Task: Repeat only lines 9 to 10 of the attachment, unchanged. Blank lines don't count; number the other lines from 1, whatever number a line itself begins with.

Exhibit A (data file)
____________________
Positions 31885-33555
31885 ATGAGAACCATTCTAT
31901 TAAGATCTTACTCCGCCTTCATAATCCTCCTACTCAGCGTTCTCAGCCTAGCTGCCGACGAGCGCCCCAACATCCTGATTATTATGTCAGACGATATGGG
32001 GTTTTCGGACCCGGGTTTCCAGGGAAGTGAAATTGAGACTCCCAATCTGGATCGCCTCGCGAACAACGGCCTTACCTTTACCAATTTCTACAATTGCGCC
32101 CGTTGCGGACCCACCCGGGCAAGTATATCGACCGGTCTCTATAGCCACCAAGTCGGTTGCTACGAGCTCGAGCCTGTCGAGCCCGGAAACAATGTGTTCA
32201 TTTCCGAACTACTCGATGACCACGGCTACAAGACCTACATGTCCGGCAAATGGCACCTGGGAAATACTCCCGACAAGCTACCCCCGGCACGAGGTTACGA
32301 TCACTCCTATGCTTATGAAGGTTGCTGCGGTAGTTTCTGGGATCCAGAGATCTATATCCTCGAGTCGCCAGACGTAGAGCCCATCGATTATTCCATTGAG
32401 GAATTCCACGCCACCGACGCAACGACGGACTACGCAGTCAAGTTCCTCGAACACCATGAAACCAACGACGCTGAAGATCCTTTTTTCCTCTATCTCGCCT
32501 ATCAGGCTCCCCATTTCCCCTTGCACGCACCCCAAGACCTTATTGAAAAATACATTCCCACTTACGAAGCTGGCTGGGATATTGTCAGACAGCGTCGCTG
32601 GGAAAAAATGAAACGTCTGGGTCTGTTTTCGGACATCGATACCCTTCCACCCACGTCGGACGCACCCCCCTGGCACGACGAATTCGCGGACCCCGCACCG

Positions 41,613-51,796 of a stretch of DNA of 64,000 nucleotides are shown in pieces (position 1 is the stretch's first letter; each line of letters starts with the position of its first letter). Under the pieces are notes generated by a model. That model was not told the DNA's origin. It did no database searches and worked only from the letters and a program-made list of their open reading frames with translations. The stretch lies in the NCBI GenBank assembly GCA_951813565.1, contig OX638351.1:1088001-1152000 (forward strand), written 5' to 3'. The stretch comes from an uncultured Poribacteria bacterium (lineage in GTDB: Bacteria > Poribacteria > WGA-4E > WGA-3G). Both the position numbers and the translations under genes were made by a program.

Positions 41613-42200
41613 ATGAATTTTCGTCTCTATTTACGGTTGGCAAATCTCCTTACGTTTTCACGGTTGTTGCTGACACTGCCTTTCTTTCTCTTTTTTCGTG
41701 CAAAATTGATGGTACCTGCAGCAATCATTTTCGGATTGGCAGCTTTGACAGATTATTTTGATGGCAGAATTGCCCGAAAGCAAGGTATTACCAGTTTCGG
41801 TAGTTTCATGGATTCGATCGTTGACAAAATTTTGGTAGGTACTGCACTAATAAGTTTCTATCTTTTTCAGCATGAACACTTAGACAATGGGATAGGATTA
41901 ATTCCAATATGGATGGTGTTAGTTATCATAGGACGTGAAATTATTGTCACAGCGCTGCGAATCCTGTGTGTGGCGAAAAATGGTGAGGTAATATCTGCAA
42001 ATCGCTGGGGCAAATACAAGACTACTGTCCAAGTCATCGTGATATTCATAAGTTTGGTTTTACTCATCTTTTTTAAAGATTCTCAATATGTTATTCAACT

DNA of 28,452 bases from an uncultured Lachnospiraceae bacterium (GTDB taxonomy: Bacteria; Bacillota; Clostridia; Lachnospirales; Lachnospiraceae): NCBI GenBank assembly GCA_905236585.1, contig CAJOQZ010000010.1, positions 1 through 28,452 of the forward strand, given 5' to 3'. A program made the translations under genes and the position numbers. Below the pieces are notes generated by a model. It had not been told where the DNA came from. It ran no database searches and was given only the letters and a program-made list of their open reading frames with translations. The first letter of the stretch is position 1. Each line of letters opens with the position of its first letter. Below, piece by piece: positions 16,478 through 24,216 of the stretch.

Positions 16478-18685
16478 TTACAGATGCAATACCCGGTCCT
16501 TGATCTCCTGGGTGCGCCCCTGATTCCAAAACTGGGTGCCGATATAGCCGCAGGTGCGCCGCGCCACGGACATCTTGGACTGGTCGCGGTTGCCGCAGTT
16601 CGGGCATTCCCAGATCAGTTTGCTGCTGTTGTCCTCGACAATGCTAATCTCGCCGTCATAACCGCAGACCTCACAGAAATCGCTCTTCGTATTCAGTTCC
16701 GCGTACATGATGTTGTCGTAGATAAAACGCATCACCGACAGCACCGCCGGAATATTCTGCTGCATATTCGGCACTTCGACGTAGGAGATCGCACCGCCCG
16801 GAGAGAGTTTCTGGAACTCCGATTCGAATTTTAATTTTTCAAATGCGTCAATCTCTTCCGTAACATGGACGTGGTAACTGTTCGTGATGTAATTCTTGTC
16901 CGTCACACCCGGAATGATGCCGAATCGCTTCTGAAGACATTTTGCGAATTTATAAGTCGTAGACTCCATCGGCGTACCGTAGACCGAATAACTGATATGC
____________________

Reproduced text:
32501 ATCAGGCTCCCCATTTCCCCTTGCACGCACCCCAAGACCTTATTGAAAAATACATTCCCACTTACGAAGCTGGCTGGGATATTGTCAGACAGCGTCGCTG
32601 GGAAAAAATGAAACGTCTGGGTCTGTTTTCGGACATCGATACCCTTCCACCCACGTCGGACGCACCCCCCTGGCACGACGAATTCGCGGACCCCGCACCG